What is it that makes some children bully and some become victims?
What can you do if despite your best efforts, a child keeps on taunting another?
What steps can you take before communicating with parents and what will you say?
The practice of bullying endures in all schools today. Despite the implementation of bullying policies, parents and staff can be equally perplexed: not really understanding what they have or haven’t done to allow it to happen.
Christine Macintyre explores this highly emotive topic, asking why as many as one in 12 school children are bullying victims, and will show in a highly practical way, what can be done to support the children and help staff improve their own practice.
This book will provide help and guidance on:
- enhancing the self-esteem of the affected children, showing how new-found confidence will enable children to offset the effects of being bullied or indeed being a bully.
- how to tell parents their child is bullying or being bullied, and how to build up a meaningful and mutually supportive relationship with them.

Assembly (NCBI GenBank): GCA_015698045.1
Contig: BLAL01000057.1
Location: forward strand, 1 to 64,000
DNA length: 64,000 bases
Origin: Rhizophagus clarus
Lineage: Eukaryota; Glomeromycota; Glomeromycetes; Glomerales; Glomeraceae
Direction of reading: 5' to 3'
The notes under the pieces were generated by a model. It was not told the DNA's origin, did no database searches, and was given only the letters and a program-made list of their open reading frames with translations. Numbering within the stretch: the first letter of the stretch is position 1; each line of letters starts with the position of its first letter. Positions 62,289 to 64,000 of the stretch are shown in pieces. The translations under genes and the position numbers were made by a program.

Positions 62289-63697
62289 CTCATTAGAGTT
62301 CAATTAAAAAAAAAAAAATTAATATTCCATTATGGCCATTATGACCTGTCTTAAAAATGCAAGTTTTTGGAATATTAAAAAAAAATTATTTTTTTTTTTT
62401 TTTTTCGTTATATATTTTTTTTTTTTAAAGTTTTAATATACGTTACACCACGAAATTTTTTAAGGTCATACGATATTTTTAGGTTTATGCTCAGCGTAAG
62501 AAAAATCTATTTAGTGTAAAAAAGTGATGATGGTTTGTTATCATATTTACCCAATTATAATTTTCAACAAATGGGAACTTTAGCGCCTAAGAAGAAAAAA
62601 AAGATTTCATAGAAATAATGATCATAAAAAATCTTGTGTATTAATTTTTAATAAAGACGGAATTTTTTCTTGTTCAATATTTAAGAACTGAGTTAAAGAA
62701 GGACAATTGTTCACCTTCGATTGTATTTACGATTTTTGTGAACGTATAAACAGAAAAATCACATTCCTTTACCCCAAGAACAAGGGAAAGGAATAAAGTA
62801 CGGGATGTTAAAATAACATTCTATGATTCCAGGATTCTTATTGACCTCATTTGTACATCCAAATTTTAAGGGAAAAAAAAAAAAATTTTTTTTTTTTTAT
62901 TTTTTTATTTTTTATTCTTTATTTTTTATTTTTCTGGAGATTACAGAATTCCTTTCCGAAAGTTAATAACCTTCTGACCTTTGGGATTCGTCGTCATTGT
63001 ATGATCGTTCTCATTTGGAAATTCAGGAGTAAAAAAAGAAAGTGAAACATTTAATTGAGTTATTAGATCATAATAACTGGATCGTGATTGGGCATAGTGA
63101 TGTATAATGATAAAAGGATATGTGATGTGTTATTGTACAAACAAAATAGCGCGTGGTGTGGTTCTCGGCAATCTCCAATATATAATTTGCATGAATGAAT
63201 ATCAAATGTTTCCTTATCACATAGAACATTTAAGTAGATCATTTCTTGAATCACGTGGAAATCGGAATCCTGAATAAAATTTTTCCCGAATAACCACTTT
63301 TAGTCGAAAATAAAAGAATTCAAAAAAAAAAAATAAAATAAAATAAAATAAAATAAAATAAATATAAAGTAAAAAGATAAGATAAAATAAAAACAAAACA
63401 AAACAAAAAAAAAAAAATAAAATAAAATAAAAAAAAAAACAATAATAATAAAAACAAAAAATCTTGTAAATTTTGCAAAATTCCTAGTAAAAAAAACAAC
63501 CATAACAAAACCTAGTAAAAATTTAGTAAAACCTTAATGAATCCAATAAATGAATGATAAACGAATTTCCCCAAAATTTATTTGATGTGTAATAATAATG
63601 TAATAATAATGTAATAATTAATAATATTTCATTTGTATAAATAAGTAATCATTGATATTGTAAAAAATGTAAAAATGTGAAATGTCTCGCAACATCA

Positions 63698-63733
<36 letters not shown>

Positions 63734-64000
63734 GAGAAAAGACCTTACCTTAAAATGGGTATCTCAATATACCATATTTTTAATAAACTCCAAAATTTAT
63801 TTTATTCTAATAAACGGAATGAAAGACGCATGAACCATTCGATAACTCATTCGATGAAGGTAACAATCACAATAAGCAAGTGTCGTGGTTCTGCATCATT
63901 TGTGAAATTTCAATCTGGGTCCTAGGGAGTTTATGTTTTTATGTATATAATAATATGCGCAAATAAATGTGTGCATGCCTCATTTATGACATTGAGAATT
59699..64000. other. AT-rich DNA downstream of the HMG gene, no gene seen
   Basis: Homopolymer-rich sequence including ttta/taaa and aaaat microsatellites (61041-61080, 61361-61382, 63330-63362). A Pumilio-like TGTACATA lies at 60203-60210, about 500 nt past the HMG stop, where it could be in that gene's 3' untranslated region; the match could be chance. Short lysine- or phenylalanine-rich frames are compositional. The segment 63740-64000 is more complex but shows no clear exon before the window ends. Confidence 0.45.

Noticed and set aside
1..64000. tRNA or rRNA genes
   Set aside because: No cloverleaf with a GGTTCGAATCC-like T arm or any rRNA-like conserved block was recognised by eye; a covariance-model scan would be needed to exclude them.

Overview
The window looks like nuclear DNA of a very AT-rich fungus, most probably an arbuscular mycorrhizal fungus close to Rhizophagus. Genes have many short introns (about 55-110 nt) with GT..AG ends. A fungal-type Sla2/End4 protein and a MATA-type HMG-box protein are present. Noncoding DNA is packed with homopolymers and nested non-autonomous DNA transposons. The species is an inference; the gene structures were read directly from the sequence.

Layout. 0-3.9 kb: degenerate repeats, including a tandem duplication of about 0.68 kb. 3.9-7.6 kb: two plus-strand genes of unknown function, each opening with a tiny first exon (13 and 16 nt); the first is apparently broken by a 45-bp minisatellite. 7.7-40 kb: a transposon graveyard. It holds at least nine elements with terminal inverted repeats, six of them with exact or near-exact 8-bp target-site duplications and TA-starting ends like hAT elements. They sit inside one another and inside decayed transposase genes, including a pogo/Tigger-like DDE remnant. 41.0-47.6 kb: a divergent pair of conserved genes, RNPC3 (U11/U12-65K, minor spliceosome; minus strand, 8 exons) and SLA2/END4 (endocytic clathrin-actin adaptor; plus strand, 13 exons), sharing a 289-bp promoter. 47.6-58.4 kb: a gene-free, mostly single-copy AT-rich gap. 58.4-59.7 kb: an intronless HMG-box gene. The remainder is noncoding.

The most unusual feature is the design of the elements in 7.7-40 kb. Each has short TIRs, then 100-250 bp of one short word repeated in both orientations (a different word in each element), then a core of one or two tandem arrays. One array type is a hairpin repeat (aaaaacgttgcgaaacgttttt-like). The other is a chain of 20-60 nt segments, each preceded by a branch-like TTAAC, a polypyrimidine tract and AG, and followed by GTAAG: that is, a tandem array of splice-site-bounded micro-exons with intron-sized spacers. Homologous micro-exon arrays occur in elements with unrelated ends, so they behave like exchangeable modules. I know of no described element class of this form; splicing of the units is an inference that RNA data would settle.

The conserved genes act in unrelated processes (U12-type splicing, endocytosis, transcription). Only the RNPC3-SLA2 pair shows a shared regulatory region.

- creating a learning environment that prevents the desire for children to bully.
Based on case studies giving first hand accounts of real-life situations, and evaluations of strategies that have been tried and tested, this book suggests fresh and inspiring ways of tackling a problem faced by many practitioners today.
Table of Contents
1. Twenty questions about bullying and being a victim 2. Effective communication between Parents and professionals 3. Self-esteem and what practitioners and parents can do to enhance it 4. Teacher Resources: ideas – charts – worksheets – discussion topics - lesson plans.
Christine Macintyre is an Educational Consultant and prolific author, formerly at the Moray House Institute, University of Edinburgh.
"Bullying and Young Children: Understanding the issues and tackling the problem provides an easy, interesting read into the world of bullying in primary education and overall gives a basic, concise view on the vast topic which is, bullying."--Education Review, April 2010